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Dielectric properties of cowpea weevil, black-eyed peas and mung beans with respect to the development of radio frequency heat treatments
In developing radio frequency (RF) and microwave (MW) disinfestation treatments for chickpeas and lentils, large amounts of product infested with cowpea weevil must be treated to validate treatment efficacy. To accomplish this, black-eyed peas and mung beans are being considered for use as surrogate host legumes, since they are better hosts for cowpea weevil when compared with the target legumes. Dielectric properties are very important parameters for developing RF and MW treatments and may be used to estimate heating uniformity and penetration depth. Dielectric properties of black-eyed pea and mung bean flours at four moisture content levels as well as cowpea weevil immature stages and adults were measured with an open-ended coaxial probe and impedance analyser at frequencies of 10–1800 MHz and temperatures of 20–60 °C. For both insect and legume samples, the dielectric constant and loss factor decreased with increasing frequency but increased with increasing temperature and moisture content. Comparison of the dielectric loss factor of insects with that for legumes at commonly used industrial frequencies of 27 (RF) and 915 (MW) MHz showed that cowpea weevils should differentially heat faster than the legumes, with the differential heating reduced in MW heating when compared to RF heating. Penetration depths calculated for black-eyed peas and mung beans suggested that RF treatment had much larger penetration depth than MW treatment, and continuous industrial-scale RF treatment protocols could be developed to disinfest these products.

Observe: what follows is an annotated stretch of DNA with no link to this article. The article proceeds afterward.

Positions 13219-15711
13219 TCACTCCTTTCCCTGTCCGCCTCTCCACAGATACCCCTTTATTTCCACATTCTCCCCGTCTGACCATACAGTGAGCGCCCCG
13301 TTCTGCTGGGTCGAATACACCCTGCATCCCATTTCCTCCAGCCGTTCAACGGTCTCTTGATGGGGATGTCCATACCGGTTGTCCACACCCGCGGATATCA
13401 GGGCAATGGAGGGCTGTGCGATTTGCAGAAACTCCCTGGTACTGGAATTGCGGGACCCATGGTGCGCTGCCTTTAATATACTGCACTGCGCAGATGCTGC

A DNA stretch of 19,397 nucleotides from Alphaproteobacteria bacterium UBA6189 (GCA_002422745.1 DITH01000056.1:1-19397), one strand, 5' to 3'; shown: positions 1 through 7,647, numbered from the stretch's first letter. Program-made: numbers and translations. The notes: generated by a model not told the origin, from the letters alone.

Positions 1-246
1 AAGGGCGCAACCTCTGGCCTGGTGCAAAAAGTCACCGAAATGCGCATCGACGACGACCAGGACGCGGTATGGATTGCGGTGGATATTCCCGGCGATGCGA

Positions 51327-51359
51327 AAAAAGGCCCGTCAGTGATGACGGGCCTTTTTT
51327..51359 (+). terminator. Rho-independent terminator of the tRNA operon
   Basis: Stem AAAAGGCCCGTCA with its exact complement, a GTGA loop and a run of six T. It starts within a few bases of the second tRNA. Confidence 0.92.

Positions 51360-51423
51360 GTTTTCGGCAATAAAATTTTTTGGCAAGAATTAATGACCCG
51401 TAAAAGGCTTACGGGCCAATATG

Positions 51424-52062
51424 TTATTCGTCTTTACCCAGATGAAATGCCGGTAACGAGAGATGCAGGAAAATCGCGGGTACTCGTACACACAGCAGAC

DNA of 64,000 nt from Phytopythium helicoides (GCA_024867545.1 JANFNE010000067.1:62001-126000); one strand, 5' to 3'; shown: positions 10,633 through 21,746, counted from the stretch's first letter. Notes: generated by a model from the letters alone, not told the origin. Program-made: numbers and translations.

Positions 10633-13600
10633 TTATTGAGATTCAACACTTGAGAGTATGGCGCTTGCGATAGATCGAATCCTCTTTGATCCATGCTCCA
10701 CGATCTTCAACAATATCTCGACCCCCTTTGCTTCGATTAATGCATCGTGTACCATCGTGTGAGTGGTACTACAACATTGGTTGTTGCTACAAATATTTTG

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Biosystems engineering 2011 Mar., v. 108, issue 3
Journal Articles, USDA Authors, Peer-Reviewed
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